Uncle Dad

Route Name: Uncle Dad
Rock Formation: Hillbilly Rock
Number of Bolts to be Placed: 18-22 lead bolts (w/2 starts) to double-bolt anchors route will have stwo have two starts
Proposed Grade: 5.13+

Route Description: 
Uncle Dad climbs a severely overhanging prow/buttress on the central/left side of the west face of Hillbilly Rock. It has two possible starts, forming a Y to a shared finish. The left start follows a right-trending weakness/purple band in the wall that leads right from the lower, vertical rock on the proposed climb (May cycle 2018) Horsefly Hootenany onto the prow before heading directly up a flat, featured headwall. The right, more direct start begins on a vertical face then climbs a series of right-facing overlaps/corners along the prow itself, joining the left start at a jug feature below the upper headwall. Both variations are approximately 100 feet long and will stop at the top of the wall.

A description of existing routes on the same face of the rock formation, including the number of routes, route names, route grade, type [traditional or bolted], and approximate distance between routes (a photocopy or diagram of the existing route(s) is also required):
 The west face of Hillbilly Rock has two existing climbs, both 5.12. The leftmost one (West Face 5.12c) is located down and right 30 feet from the proposed line, and the second (rightmost) route (West Face Right; 5.12a) is located another 50 feet downhill near the southwest margin of the wall. Both are sport climbs, though West Face Right does have some moderate traditionally protected climbing to reach the first bolt. There is also the proposed (May cycle 2018) climb Horsefly Hootenany, a 5.13- about 25 feet left of the proposed climb Uncle Dad, and which—pending OSMP approval—will go in in late-summer 2018. chaeopteryx follows a left-facing corner and this route stays right of a blunt arête to the right of the Archaeopteryx corner.

A description of the approach (include approximate distance from the designated trail system, existing “social” or undesignated trails leading to the climb and condition of the trail, and state whether there is a durable surface, such as rock. Include photographs of the approach.):
 The approach is via NCAR. Take the Mallory Cave Trail to the Mesa Trail, head south to where the Mesa Trail traverses Skunk Canyon. Head west into Skunk Canyon on the climber’s approach trail, passing under The Guardian, then head due north up the gully between Hillbilly Rock and Ridge 1 to reach the west side of Hillbilly Rock on an existing climber’s trail. The trail is on durable, hard-packed dirt and talus.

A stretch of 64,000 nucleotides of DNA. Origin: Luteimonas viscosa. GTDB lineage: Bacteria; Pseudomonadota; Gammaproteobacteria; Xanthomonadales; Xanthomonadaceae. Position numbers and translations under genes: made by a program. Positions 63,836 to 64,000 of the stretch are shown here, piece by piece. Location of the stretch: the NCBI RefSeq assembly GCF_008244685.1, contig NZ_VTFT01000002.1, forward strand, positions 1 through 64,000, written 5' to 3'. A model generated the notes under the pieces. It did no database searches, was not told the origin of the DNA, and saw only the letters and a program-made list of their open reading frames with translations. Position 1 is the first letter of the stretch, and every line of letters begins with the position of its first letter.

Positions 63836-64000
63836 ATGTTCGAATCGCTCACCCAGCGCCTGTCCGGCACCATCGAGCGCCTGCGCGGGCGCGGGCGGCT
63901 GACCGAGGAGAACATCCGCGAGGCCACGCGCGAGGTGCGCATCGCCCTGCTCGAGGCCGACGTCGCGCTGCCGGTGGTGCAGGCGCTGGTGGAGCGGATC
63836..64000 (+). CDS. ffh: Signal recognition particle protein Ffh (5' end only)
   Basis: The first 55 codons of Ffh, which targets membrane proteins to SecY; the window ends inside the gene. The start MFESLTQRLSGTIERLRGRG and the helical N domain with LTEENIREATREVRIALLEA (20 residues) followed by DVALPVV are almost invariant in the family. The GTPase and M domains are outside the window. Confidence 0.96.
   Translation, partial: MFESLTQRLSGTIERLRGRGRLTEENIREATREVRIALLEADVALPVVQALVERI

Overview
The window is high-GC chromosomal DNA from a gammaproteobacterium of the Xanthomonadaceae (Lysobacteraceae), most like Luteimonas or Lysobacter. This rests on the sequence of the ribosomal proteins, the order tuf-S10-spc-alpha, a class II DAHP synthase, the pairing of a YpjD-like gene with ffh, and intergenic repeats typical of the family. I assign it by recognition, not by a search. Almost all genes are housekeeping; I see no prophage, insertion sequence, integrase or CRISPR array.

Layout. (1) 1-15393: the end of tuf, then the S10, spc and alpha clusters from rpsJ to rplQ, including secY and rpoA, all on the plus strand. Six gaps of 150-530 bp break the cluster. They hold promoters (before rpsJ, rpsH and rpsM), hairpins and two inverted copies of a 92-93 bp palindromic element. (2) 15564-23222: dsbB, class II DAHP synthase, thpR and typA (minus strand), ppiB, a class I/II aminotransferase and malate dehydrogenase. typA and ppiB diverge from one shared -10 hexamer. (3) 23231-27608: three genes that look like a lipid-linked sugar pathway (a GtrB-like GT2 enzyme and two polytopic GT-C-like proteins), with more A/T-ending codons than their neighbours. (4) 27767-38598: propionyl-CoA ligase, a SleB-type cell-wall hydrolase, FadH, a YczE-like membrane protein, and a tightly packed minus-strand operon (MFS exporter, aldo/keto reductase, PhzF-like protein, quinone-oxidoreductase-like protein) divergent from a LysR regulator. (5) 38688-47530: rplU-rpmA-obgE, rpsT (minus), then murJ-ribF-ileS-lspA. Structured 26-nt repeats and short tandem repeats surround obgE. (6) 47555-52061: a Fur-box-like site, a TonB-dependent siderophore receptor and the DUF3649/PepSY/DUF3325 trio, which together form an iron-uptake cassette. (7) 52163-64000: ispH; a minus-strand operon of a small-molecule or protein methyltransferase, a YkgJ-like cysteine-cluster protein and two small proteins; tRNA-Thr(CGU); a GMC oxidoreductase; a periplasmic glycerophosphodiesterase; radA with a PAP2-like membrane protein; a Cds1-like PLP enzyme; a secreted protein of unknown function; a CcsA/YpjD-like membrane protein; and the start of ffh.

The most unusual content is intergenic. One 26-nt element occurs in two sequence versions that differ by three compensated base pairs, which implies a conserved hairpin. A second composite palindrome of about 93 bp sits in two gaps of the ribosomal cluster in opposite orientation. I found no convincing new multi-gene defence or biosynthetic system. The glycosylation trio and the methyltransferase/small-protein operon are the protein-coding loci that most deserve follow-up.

If different from the approach, a description of the descent, (include approximate distance from the designated trail system, existing “social” or undesignated trails, a description of the trail condition and whether there is a durable surface, such as rock. Include photographs of the descent.): 
The descent is via lowering off the route back to the staging area.

A description of the area at the base of the climb (include existing levels of soil compaction, existence of a durable surface such as rock, and existing soil erosion. Include photographs of the area at the base of the climb.): 
The staging area at the base of the climb is hardpacked dirt and rock, and is flat and comfortable for belaying.

Has all reconnaissance work that can be reasonably done, short of placing any hardware, been done? 
The route has been inspected on toprope as best as possible, given the limited anchor availability directly above it and the steepness of the wall, lack of directional gear (there are no cracks on the lower sections), and proximity of tall trees (dangerous for toproping) behind the line.

Has the route been top roped? Is there loose rock?  Is it extremely overhanging? 
The route itself has not been toproped due to the constraints listed above and will only be safe to toprope once top anchors and at least a handful of directional bolts—removable or otherwise—have been placed to stay into the wall, to obviate the hazard of a perilous swing into trees behind the route, given its very overhanging angle. The line has a few flakes on the left start, in the purple band, that need to be removed, but is otherwise on clean rock. The line is extremely overhanging – 20 to 30 degrees.

Additional notes: 
This route will be a great addition to the face, and is the longest, most difficult line on the best stone on the wall. The left start to the shared finish is likely hard 5.13, while the right start appears to be 5.14, though further exploration (using the bolts on the shared finish above and maybe one more directional bolt below) is needed to be sure it’s featured enough on the right start to justify bolting this variation. If it’s blank down there, I won’t bolt it. I am, however, confident that the left start goes.

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